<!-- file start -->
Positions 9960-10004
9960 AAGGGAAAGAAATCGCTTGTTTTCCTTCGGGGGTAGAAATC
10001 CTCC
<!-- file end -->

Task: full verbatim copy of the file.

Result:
Positions 9960-10004
9960 AAGGGAAAGAAATCGCTTGTTTTCCTTCGGGGGTAGAAATC
10001 CTCC